Towering over the Chihuahuan Desert of Texas are the Davis Mountains. Located only 4 miles northeast of Fort Davis, the state park that protects the wildlife and native plants invites visitors to experience the majestic landscapes of the Texas peaks and valleys. Rich in Texas history, Davis Mountains State Park offers scenic overlooks and drives, as well as after hours stargazing.
It’s northern location is perfect for summertime camping. Most days the typical Texas heat index can be felt but at night, temperatures are cool enough for comfortable overnight camping. Primitive camping offers visitors the opportunity to rest their heads in the untamed outdoors of Limpia Canyon Primitive Area. These primitive campsites have non-potable water in a horse trough and can host up to 8 visitors at a time.
Depending on visitor needs, campsites with water and picnic areas are available Outdoor amenities of non-primitive campsites include fire rings to prevent ground fires, grills and picnic tables, TV connections, 20 to 50 amp hookups and nearby restrooms. Although most visitors do not own a horse, many of them will see Equestrians carrying their guides through the mountain threading trails.
Camping is fun when done responsibly. From 10 p.m. to 6 a.m. the state park requires visitors to be quiet among the wildlife in their natural habitat – they can get agitated by noise.
Nature enthusiasts alight at the beauty of Davis Mountains State Park. Traveling over the 4 miles of hiking trails, visitors are encouraged to bring plenty of water (in non-disposable, canteens) and high SPF sunscreen. This state park has a 5,000 to 5,700 feet elevation that can be hard to adjust to for some park visitors.
Naturally, mountain biking is a popular draw for the park. Travel three miles into the vast expanse of mountains to find challenging twists and turns on your journey. Locals often exercise on the trails and visitors ride from the renovated pueblo-style Indian Lodge hotel.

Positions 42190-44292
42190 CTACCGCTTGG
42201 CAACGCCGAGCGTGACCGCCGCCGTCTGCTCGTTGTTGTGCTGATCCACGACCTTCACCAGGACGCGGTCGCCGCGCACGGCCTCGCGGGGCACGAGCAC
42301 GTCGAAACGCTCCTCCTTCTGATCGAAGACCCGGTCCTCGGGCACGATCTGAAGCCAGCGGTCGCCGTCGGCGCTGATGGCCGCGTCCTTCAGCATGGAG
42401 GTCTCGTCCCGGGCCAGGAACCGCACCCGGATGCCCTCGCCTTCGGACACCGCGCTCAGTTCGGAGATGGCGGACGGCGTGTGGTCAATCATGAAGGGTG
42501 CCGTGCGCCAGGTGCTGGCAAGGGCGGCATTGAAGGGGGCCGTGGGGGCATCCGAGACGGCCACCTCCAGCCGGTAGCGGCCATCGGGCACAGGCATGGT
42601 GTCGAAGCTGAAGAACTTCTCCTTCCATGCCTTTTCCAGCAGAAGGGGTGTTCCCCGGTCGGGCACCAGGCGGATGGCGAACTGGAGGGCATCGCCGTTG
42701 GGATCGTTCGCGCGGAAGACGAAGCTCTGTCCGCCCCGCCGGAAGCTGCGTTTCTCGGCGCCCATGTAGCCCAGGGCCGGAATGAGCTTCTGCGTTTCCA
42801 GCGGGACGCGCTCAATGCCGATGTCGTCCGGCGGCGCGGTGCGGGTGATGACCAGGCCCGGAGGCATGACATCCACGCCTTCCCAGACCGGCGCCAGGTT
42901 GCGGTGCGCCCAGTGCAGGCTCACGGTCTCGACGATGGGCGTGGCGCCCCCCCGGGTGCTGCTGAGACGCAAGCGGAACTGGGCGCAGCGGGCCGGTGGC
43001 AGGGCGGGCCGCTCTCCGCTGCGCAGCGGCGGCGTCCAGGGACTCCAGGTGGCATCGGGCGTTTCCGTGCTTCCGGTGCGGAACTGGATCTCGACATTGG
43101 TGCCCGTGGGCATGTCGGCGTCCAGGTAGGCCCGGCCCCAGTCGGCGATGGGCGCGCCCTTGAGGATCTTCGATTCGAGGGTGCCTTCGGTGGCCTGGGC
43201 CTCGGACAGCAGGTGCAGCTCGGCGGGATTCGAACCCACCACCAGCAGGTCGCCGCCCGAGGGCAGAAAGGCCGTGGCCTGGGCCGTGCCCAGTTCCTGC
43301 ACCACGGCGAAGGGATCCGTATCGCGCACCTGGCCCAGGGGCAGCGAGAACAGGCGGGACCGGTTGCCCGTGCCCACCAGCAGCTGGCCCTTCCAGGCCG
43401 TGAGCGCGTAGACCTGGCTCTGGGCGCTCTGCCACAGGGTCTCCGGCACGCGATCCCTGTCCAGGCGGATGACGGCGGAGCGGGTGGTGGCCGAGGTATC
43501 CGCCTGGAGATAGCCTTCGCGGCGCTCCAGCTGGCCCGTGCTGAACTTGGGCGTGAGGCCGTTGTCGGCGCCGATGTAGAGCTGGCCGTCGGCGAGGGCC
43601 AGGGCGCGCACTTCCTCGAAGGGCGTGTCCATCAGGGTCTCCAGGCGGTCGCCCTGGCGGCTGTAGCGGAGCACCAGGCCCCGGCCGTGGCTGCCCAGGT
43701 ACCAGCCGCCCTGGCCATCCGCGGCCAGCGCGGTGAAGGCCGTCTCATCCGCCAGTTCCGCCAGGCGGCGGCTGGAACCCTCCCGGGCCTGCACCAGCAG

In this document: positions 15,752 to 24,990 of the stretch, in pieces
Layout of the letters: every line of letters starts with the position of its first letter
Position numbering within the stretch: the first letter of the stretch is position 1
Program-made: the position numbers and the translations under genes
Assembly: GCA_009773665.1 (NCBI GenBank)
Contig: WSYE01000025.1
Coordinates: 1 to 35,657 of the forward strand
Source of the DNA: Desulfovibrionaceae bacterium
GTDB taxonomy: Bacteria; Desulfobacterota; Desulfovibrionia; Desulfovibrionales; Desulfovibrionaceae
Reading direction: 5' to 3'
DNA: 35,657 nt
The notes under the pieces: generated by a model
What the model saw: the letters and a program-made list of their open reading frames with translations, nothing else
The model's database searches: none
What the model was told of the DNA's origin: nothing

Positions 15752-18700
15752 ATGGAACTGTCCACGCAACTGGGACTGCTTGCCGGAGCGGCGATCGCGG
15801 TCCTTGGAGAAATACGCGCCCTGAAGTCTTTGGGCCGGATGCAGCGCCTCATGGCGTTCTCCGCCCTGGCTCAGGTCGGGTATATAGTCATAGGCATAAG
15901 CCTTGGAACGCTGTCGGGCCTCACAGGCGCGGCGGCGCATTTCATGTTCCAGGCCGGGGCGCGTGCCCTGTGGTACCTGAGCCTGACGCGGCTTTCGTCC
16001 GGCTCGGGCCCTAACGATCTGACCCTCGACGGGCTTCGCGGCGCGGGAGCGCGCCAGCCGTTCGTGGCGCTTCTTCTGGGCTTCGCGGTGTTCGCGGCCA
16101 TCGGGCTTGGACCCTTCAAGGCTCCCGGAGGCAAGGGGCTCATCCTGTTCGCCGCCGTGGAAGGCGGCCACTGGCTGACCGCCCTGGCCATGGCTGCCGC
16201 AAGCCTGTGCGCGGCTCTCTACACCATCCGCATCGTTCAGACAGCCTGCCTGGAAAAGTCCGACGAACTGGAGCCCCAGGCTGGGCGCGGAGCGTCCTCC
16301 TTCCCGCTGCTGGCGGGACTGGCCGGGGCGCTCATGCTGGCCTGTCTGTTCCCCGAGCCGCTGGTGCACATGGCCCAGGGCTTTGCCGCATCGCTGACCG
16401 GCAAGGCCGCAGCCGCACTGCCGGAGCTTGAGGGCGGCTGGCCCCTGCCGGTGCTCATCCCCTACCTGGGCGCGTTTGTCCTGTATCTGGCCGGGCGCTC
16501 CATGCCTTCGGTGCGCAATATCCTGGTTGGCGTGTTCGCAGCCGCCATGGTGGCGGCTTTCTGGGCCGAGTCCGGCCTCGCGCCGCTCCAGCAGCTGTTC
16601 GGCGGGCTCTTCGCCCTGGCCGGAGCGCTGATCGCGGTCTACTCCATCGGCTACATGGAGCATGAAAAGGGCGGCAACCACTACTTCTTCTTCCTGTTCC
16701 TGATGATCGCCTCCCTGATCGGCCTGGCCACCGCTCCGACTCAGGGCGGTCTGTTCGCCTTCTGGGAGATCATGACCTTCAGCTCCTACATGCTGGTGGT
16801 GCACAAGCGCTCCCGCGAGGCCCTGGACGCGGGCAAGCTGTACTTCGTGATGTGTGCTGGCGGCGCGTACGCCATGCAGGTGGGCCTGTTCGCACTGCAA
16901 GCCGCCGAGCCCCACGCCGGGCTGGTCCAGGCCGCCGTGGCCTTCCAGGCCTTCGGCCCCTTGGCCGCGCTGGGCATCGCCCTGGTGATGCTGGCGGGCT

Although the Fort Davis Historical Site is located nearby, the state park offers interpretive programs for visitors. Within the guided programs, nature lovers are invited to observe and photograph curve-billed thrashers, white-wing doves and rock squirrels that gather at various watering stations. Birding walks and historical programs pertinent to Fort Davis and the Davis Mountains history are weekly events held for all park visitors to enjoy.
To learn more about this park’s ranger programs, visit Texas Parks and Wildlife – Davis Mountains State Park for a calendar of events.
Know Before You Go
During wet and rainy years, Davis Mountains State Park overflows with the sights and scents of native Texas wildflowers. Although the state has suffered a drought for nearly five years, this state park still shows signs of life.
Snowfall in the mountains is typical for Davis Mountains State Park which can make camping during the winter months uncomfortable for visitors. Travelers are urged to prepare for snow and sleet when visiting during non-peak seasons. Campfire wood gathering is strictly prohibited in the park and foods can only be cooked over containerized fuel stoves.
Pets are permitted as long as they are leashed. Call the general office of the state park since prices and regulations are subject to change.